The first time you heard of Srixon Q-Star golf balls may have been on TV, being advertised by golf’s Peter Jacobsen. You know the ad – it’s the one where Jacobsen says that playing a “tour ball” actually hurts many players. According to Srixon and Jacobsen, unless you’re a single-digit player, the extra spin that tour-caliber golf balls deliver is not the type of spin you need – it’s just sidespin that makes your drives veer off to one side or the other instead of flying straight.
You might also remember the Srixon Q-Star ad describing how they come in a bright “Tour Yellow” in addition to “Pure White.” Srixon likes to say that it’s “leading the way” in the “visual performance” of golf balls, and that yellow balls are easier to spot than the traditional white version - especially during winter when the grass turns brown. Well, I’m not sure if that’s true or not. I know the yellow version of the golf ball is bright, but I don’t know if it’s any easier to see than the white one. And, I’ve never seen any golf pros playing a yellow ball, so I think calling it “Tour Yellow” is more wishful thinking and marketing hype than anything else.
What’s really important about this specific ball – or any golf ball, for that matter – are it’s playing characteristics. Performance is way more important than the ball’s color or which golf pro is its spokesperson. So, what kind of performance do these balls deliver, and what type of golfer are they best suited for? Read this review to find out.
The Srixon Q-Star isn’t being marketed at high-level players. Srixon has its Z-Star golf balls for that. Nope, this is a two-piece ball which golfers of all skill levels can play. In truth, though, it’s designed to suit mid- to high-handicap players who want a good ball that won’t cost them an arm and a leg.
This ball won’t give you as much spin as the Srixon Z-Star or the Titleist Pro Pro V1x (for example), but providing tour-caliber spin isn’t its purpose. As I mentioned earlier, Srixon believes too much spin can actually harm many golfers’ games. And at around $25 per dozen (MSRP, street price is generally a little lower) this is a ball that could appeal to cost-conscious golfers who don’t want to pay $45 or $55 per dozen for a tour ball.
Well, you never know about a new ball until you try it out. So that’s exactly what I did (I tried the “Pure White” version because I can’t stomach yellow balls, but you might prefer them). Right now the Bermuda rough is up and very gnarly at my home course. As a result, my handicap has gone up to a 12, and I figure I now fit into the Srixon Q-Star “target demographic” pretty well.
Srixon Q-Star golf balls are intended to help average to higher-handicap players by delivering “STAR performance” (Spin, Trajectory, Acceleration and Responsiveness) that has been precisely tuned for those skill levels. As an aside, Srixon Z-Star balls also feature “STAR performance,” but in those balls the four performance characteristics are tuned to be appropriate for highly accomplished golfers. According to Srixon, finding the ball with the “STAR performance” that’s right for your game enhances your ability to score better.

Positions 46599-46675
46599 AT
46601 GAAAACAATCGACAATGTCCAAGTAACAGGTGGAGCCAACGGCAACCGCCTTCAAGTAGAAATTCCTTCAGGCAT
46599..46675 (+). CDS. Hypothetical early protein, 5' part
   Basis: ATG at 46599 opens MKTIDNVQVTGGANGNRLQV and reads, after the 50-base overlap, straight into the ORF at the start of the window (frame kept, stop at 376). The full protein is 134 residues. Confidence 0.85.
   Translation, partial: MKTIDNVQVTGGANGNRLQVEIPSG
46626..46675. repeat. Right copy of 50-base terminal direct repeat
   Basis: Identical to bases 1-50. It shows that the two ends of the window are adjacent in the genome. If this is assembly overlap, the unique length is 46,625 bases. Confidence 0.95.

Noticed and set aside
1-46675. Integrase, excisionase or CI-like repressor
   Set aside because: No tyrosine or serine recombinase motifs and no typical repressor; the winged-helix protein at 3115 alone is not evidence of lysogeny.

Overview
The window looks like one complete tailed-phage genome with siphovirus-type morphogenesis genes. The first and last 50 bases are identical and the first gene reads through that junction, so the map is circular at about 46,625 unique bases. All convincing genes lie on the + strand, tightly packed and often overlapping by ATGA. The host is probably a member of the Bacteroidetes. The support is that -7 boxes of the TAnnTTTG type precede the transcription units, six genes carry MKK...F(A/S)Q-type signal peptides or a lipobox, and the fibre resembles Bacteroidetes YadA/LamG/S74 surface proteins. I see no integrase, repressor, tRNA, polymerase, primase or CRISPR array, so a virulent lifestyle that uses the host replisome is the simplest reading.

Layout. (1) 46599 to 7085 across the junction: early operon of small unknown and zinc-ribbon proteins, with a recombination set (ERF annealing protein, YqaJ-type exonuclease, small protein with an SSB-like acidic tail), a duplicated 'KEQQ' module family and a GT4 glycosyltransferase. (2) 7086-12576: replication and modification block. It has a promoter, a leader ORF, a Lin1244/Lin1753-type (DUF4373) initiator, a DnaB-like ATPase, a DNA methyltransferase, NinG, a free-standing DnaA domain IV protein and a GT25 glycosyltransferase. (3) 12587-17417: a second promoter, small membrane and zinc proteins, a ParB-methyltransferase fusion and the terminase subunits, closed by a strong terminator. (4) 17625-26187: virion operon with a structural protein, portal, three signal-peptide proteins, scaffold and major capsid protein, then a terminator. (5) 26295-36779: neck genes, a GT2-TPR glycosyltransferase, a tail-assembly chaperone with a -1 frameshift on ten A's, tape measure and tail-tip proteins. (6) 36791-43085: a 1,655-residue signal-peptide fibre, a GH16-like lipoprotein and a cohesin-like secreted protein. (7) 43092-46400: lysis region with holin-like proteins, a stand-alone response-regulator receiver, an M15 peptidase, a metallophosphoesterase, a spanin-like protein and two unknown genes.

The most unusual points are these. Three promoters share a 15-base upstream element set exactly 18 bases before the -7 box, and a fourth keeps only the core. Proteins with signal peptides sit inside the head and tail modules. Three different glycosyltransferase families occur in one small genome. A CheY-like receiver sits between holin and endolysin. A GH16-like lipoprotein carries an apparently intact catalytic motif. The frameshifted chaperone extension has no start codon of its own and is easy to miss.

For example, Srixon Q-Star golf balls have lower spin rates than the tour-caliber Srixon Z-Star. As a general rule, less spin off the driver means more accurate drives for average players because there’s less sidespin to cause a slice or hook. So, despite everything you’ve heard about the wonders of “spin balls,” they can hurt you unless you’re very accurate to begin with. A ball with less spin can also help average players around the green: when those players use high-spin balls, they tend to come up short on their approach shots, pitches and chips because the ball spins too much. A reduced-spin ball will release more, increasing the chances of ending up on the green.
So, the company engineered the Srixon Q-Star with a large, soft, resilient “Energetic Gradient Growth™” core, a thin but resilient cover, and a 324-dimple pattern that work together to promote higher shots, more distance, more accuracy and less spin. That’s the kind of performance that can help average- to high-handicappers enjoy the game more while it’s helping them lower their scores.
The Bottom Line: Tee to green, the Srixon Q-Star golf balls performed about as well as other balls in this price range. They were fairly long, fairly durable, and fairly accurate. I wouldn’t call them soft, but they’re not the old-style distance-ball rocks either. And, my approach shots and chips rolled out predictably. If you’re looking for a good all-around ball with a reasonable price, consider buying a sleeve of Srixon Q-Star golf balls and trying them yourself.